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Crime & Punishment: Hartford Police Officer in Trouble For Comparing Black Men To Gorillas
Eight-sided buildings were an architectural trend in the mid 19th century, spurred on by proto-psychologist Orson Squire Fowler, who wrote that they improved health by allowing for a greater influx of natural lighting. One of his followers was a Danbury carpenter who completed the city's Octagon House in 1853. Though it is listed on the National Register of Historic Places, the house was abandoned by its last owner a year ago. Since then, "the plethora of doors and windows... once intended to bring sunlight into the interior of the structure have also become easy access points for vagrants," reports the Danbury News-Times. "The 19th century home with Victorian accents, sweeping verandas, fine woodwork, a spiral staircase and eight sides is now home to squatters, peeling paint, empty condom wrappers and vodka bottles, hordes of flies and human feces," a reporter found. As many as six homeless people take to it each night and some are territorial; a city official once boarded up a doorway in the house only to find a vagrant had turned the plywood into a door and placed a padlock on it to keep other squatters out.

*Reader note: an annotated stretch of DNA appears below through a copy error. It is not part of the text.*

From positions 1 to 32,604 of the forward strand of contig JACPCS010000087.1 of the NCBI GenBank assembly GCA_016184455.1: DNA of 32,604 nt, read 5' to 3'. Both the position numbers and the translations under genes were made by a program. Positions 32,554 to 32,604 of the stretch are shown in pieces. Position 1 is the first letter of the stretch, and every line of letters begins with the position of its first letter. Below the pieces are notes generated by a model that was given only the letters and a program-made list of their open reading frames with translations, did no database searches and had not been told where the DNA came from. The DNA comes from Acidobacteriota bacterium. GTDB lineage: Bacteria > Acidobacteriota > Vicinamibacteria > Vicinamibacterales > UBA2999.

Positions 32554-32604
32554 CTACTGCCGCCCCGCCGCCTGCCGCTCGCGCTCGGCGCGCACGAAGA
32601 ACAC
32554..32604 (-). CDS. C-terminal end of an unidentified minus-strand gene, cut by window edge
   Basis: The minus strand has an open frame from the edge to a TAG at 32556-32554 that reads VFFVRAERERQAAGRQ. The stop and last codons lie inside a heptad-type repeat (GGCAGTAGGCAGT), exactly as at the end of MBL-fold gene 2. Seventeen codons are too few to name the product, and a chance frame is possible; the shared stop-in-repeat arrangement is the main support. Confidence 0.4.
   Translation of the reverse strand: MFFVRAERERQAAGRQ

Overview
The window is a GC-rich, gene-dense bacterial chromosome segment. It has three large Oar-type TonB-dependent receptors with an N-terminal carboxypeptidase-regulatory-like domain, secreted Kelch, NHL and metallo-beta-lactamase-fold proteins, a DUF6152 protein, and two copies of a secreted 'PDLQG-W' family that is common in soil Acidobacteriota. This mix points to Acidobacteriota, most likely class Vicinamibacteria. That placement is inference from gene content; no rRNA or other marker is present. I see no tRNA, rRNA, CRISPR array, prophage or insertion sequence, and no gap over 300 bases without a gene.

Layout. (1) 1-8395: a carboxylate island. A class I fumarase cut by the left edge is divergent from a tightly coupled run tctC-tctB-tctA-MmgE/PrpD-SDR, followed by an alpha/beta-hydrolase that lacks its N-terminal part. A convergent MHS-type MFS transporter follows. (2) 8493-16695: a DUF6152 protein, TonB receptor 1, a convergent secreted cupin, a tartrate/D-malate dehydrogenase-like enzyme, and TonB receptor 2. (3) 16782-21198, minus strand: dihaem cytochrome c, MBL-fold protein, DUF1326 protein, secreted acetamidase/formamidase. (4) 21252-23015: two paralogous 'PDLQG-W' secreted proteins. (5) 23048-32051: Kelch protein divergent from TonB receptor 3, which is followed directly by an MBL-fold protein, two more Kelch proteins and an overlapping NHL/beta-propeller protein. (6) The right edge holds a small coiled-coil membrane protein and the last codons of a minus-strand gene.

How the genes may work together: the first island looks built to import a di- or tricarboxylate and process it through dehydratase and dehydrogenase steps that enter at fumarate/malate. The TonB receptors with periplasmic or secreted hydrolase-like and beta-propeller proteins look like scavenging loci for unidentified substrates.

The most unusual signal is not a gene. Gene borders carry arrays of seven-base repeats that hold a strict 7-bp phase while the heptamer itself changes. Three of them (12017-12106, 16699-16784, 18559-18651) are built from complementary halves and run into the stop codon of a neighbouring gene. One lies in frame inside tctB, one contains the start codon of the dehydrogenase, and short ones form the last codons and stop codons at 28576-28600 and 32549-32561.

By Nick Keppler
July 30, 2013